Perfectly Targeted Instruction

I have this nifty hdvideomacbook pro laptop which I bought a couple of years ago. Like each machine I have loved, this one has quickly filled up. It started warning me about this state of affairs in January. I was able to get rid of some stuff and keep it happy for a while, but by last month, the low hanging fruit had all been tossed.  It was time to upgrade.

A quick googling around assured me that I could indeed replace my 100 gig hard drive with one three times as big. Cool! But also, that this process is sort of involved, a lot more involved than hard disk replacement on a macbook, or on my old Toshiba, in which basically all you had to do was take out a screw or two, give a yank, and push the new one in.  No, for the macbook pro, you have to loosen a dozen some screws, remove the keyboard, and get right down into the guts of the machine.

So I thought well, ok, maybe I need to entrust this job to a professional. But calling around, the pros who were willing to do it are all 40 minutes to an hour away, and would require me to leave my precious machine in their custody for several days.  They’d charge from $80 to $150 to do the labor, which is reasonable for a fairly involved bit of surgery, but none of them stock the new 320 gig drive, just the 250 gig size.

Well, shoot. Back to the drawing board. Or Google. Which sent me to Other World Computing where not only do they sell the parts I’m looking for, but they publish installation VIDEOS in which an affable, knowledgeable, calm repair guy performs the replacement procedure and talks the viewer through it.

I watched the video, and decided that yes, even though I’d botched a similar surgery on my trusty old Toshiba laptop a coupla years ago (In attempting to replace the fan, I sliced through fan wires. Not good. Note that the macbook dates from shortly after this adventure!) with the guidance of the nice guy in the video, I could do this.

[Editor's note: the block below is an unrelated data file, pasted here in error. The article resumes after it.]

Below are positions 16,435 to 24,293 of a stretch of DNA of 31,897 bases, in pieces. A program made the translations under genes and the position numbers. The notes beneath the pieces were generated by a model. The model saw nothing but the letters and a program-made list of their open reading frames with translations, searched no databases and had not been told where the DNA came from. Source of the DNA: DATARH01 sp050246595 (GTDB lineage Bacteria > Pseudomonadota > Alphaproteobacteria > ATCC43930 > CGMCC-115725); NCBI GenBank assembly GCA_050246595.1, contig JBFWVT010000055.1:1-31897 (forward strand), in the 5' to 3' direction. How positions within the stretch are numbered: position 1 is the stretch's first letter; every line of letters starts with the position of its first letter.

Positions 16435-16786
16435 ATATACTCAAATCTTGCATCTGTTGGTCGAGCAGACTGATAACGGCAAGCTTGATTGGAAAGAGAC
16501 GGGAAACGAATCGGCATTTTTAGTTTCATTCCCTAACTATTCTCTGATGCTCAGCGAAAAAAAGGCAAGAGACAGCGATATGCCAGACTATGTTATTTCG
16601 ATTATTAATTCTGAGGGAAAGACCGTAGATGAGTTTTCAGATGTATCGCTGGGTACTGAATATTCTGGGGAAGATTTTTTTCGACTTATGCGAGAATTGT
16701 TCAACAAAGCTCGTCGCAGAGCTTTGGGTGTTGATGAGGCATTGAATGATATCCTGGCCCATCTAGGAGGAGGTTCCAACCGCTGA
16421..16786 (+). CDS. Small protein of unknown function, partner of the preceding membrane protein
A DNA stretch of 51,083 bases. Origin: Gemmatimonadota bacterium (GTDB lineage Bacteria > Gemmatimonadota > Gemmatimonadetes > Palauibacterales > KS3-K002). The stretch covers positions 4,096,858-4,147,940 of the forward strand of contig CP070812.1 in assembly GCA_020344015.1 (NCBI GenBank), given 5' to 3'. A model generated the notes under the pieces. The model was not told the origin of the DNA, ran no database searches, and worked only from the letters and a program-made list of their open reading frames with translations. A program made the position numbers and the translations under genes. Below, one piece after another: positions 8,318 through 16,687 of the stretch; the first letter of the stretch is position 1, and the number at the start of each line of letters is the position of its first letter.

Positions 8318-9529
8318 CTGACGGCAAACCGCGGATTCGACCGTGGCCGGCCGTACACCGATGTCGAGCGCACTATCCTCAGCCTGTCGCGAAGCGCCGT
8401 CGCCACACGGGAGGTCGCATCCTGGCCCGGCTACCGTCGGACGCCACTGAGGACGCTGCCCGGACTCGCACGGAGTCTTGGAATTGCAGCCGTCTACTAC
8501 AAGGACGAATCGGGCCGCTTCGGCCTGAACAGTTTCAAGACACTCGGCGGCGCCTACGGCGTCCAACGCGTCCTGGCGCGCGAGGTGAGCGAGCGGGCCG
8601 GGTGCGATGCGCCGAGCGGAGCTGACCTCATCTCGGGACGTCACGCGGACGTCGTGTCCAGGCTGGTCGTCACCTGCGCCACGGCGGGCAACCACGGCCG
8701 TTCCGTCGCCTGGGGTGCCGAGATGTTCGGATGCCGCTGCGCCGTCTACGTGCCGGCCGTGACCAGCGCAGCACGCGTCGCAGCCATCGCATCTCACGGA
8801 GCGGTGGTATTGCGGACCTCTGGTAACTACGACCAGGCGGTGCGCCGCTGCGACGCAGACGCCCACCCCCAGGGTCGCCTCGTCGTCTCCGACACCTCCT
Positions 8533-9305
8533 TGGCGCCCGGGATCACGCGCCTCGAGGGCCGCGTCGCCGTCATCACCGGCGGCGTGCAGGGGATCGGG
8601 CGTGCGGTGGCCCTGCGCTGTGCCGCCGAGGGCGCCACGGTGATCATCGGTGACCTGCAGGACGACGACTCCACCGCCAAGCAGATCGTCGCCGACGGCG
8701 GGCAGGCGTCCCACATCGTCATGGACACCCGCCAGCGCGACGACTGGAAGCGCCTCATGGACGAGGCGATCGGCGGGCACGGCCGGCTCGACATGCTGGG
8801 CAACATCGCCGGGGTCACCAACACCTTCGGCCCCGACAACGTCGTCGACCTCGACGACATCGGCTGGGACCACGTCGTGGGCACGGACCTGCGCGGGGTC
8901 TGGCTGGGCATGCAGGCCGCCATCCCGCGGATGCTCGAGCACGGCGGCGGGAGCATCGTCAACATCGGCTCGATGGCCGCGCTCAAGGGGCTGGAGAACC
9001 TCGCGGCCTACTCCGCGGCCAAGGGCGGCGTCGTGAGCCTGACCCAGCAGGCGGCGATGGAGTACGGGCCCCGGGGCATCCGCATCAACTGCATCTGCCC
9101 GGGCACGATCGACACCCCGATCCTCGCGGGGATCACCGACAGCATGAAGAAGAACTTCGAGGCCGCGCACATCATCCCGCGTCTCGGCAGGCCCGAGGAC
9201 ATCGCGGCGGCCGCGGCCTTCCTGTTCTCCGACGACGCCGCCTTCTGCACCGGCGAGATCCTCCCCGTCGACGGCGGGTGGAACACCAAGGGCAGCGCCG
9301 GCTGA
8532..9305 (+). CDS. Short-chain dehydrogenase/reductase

So I placed my order with the other world folks. The parts came, I set up a workspace in front of my desktop screen, cued up the video, and went to work. The difference between this experience and the Toshiba one was significant. With the Toshiba, I had the help of some excellent web pages with still photos.  But to be able to hear the sound the keyboard should make when it comes up, and to watch the tech struggle a bit to wiggle the disk into place conferred subtle but important information which would have been really difficult to communicate textually, or even with still photography.

The video was very basic. Production values were Spartan. Clear audio, clear video, and the calm, confident voice of the narrator were the primary ingredients. That OWC did not edit down the portions which took longer to do than they probably should have helped, too. It gave me confidence pre-purchase that I was seeing a real person doing a real task, in which complications sometimes arise, and more confidence as I re-watched while doing the task, that the difficulties were easily surmountable. And indeed they were.  Half an hour later, I was merrily performing a disk restore to my newly capacious machine.

I’m sure I am not the only person who has made a purchase based on the availability of online training for the task I needed to do. Of course, it’s a little easier, when selling parts, to imagine with some certainty what the learning needs of your public might be.

It makes me wonder, though, what percentage of the training programs we e-learning providers are offering hit that sweet spot, effectively teaching exactly what learners need to know, in a way which permits them to immediately and effectively apply that learning?